Triple Rock Social Club

Happy Hour Every Day from 5pm to 8pm!!



In Corridors (ex-Arm/Kill Sadie), Future Eaters (ex-Selby Tigers, Hidden Chord, Signal to Trust), No Kim (ex-Murder Shoes)

Fri 10/06

9:00 pm


This event is 18 and over

BLAHA is the solo project of Mike Blaha from intense Minneapolis surf-psych band The Blind Shake. New album The Art of Not (Wet Bridge Records)
In Corridors (ex-Arm/Kill Sadie)
In Corridors (ex-Arm/Kill Sadie)
"Alot like the strangely euphoric sensation you get when laid up in bed with a low grade fever. A gloomy vibe lands somewhere between Gang of Four and The Sisters of Mercy, but you'll never peg it as college-rock or goth."
Mark Sorvari picked up the electric guitar at the age of 12. Without any formal training, he began to bash out sounds and develop a playing style of his own. In 1992, just out of high school, Mark got together with 2 like minded musicians and formed the 3 piece Minneapolis, MN based band Arm, which in five years, became one of the most beloved acts in the area's proud punk/indie history. In 1997, after 5 years of playing, recording, 2 7" releases (one of which was on BABES IN TOYLAND drummer Lori Barbero's label SPANISH FLY), one self-released vinyl only LP (engineered by Chris Roseanau ), one SXSW appearance, various tours (with the likes of Karate, Compound Red, and Guzzard), they called it they all had other persuits in the works. In 2002, wedding bells rang, and Mark relocated to Tokyo, Japan. He had met Nao many years earlier through her work with the band SEAGULL SCREAMING KISS HER KISS HER. He continued writing/recording solo pieces, exploring his new found love of recording. In early 2003, he got together with 2 friends, Justin Simon (WE ACEDIASTS, INVISIBLE CONGA PEOPLE, MESH-KEY RECORDS) and Jun Hieda (Comeback My Daughters). 2 weeks later they performed their first show under the randomly choosen name No T-Shirt. In early 2005, they self-released a split 7" entitled TEARS with Chicago's ONLY LOVERS LEFT ALIVE. Eventually, the 7" was co-released with Luminal Records and distributed through Stickfigure. On the eve of the release of the SHORT SHORT LAND EP, seeing how the band had mutated from its original form.....3 drummers, 3 bassists had passed through, Mark being the only original member, he decided that a name change was in order.......something not quite as grotesque. In Dec. 2005, IN CORRIDORS was chosen.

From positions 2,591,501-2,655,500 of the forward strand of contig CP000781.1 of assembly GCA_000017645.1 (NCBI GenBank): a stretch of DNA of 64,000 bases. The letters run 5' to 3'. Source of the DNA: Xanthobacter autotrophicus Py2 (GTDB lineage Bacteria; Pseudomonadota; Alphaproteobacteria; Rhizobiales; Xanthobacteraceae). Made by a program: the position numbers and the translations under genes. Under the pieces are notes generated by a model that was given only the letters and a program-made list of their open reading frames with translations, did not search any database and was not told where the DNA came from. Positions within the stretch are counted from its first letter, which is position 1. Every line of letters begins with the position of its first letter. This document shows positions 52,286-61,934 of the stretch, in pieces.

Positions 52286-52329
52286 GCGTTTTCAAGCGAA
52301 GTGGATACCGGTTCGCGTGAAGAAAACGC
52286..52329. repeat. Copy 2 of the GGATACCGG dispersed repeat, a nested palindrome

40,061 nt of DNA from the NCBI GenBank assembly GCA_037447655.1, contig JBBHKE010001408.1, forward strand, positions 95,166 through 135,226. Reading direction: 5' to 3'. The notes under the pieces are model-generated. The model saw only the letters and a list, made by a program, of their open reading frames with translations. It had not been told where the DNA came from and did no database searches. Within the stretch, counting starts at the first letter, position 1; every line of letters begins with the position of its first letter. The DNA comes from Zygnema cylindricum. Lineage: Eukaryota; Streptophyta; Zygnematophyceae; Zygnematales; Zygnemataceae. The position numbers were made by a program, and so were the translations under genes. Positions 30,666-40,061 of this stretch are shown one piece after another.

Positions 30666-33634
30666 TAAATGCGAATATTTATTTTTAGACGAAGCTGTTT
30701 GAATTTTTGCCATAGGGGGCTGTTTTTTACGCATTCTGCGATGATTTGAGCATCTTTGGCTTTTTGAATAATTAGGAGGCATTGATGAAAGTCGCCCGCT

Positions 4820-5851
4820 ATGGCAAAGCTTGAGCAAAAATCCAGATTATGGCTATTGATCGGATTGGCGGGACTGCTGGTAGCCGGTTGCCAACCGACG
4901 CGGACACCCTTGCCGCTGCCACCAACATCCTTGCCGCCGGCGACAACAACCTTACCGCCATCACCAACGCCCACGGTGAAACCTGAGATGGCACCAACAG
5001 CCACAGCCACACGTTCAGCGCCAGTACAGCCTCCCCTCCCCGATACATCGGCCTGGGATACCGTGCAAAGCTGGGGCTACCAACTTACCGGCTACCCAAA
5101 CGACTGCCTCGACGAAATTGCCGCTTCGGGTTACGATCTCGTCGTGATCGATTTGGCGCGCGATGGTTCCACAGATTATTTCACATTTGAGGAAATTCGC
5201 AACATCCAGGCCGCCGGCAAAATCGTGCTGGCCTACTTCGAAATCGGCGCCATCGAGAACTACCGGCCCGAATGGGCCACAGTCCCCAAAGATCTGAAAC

Future Eaters (ex-Selby Tigers, Hidden Chord, Signal to Trust)
Future Eaters (ex-Selby Tigers, Hidden Chord, Signal to Trust)
No Kim (ex-Murder Shoes)
No Kim (ex-Murder Shoes)
"The Penguins’ 1954 hit single “Earth Angel” is one of the most innocent-sounding love songs ever written. With its unadorned songwriting, the doo-wop ballad has resonated across generations as an enduring emblem of romance.

But the simplicity and timelessness of “Earth Angel” are exactly what makes the song so unsettling. Upon repeat listens, the spell dissipates. The scratchy, bleating vocals grow unnerving. You have to wonder if there is something darker underneath.

No wonder the song is such a big influence on Minneapolis dream pop band No Kim.

“That’s a beautiful place in music history,” says guitarist Chris White. “I love something that’s simple. That’s why I’m drawn to that era of song and that style of storytelling. You’re choosing the words very carefully. Those songs had so few words.”

White and vocalist Tess Weinberg both point to Patsy Cline’s “She’s Got You” and the decreasingly comforting refrain of “I’ve got your picture” as a perfect example of what they wanted to accomplish with No Kim.

“There’s a lot of depth to that phrase, even though it’s very simple,” White continues. “The subtext is there. I try to embrace that when I write and when I think about lyrics to a song and the melody.”

Tonight at the Kitty Cat Klub, No Kim will release their debut cassingle, “Rock ‘n’ Roll History,” a song that lives this reverence for vintage withering charm in both name and verse. In the song’s reverberating chorus, Weinberg sings, “Do you even look up at the stars and satellites?” – a line that seems meaningless until she repeats the incantation into the growing din of White’s guitars.